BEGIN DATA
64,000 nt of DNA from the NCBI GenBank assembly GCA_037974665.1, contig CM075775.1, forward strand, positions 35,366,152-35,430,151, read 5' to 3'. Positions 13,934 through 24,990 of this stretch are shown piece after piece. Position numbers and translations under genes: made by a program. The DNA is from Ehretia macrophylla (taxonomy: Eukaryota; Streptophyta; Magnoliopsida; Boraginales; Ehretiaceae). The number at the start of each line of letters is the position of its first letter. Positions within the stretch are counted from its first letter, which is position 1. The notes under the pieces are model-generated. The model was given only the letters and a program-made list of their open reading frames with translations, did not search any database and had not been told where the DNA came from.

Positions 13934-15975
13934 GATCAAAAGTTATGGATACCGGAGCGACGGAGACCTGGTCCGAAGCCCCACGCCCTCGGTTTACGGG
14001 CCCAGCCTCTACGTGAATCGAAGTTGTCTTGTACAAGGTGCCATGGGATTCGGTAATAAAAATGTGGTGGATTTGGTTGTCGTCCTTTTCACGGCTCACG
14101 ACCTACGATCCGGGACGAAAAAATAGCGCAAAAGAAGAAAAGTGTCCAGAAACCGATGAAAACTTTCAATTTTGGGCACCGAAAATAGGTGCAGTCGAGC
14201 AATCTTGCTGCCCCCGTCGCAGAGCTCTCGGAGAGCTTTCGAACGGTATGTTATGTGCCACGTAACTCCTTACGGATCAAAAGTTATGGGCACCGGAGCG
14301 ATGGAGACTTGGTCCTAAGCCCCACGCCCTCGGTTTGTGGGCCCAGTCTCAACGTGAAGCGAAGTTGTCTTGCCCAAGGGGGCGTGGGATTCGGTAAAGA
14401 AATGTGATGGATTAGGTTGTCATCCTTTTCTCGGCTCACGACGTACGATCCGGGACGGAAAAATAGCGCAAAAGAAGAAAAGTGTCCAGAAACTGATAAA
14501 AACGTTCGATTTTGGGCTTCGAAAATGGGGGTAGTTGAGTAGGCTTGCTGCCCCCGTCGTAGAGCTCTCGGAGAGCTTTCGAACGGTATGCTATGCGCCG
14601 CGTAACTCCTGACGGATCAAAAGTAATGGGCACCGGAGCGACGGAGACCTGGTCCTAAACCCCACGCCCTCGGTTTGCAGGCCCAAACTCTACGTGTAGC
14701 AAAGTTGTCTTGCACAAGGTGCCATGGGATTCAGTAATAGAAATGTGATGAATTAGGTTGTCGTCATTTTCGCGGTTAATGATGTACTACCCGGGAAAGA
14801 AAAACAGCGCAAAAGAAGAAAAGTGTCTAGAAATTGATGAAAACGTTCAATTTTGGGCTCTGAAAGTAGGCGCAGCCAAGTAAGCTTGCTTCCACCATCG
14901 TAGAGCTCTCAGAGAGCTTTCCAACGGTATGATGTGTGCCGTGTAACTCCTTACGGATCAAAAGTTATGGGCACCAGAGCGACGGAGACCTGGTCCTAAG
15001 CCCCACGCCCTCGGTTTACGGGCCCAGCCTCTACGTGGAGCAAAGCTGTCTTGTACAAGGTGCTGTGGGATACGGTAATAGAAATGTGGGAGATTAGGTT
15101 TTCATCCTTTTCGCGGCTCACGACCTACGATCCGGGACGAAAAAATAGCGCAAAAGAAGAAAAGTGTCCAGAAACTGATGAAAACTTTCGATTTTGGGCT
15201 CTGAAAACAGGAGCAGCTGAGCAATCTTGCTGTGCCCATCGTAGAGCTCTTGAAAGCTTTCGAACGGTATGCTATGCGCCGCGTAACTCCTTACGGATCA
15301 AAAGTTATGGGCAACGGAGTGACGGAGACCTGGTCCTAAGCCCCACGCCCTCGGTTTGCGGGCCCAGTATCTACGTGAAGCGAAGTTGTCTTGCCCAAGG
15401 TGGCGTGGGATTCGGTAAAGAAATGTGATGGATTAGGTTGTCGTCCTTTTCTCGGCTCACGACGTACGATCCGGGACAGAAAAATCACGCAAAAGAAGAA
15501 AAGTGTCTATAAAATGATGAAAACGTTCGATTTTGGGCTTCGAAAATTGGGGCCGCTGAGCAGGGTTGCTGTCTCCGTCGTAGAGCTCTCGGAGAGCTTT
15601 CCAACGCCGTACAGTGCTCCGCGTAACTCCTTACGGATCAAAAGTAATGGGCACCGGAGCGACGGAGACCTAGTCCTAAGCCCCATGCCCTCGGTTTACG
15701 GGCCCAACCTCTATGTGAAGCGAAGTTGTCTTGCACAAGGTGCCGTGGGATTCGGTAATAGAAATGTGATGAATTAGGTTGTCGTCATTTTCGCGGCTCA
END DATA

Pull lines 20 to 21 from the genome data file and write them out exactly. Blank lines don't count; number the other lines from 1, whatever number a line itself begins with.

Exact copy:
15601 CCAACGCCGTACAGTGCTCCGCGTAACTCCTTACGGATCAAAAGTAATGGGCACCGGAGCGACGGAGACCTAGTCCTAAGCCCCATGCCCTCGGTTTACG
15701 GGCCCAACCTCTATGTGAAGCGAAGTTGTCTTGCACAAGGTGCCGTGGGATTCGGTAATAGAAATGTGATGAATTAGGTTGTCGTCATTTTCGCGGCTCA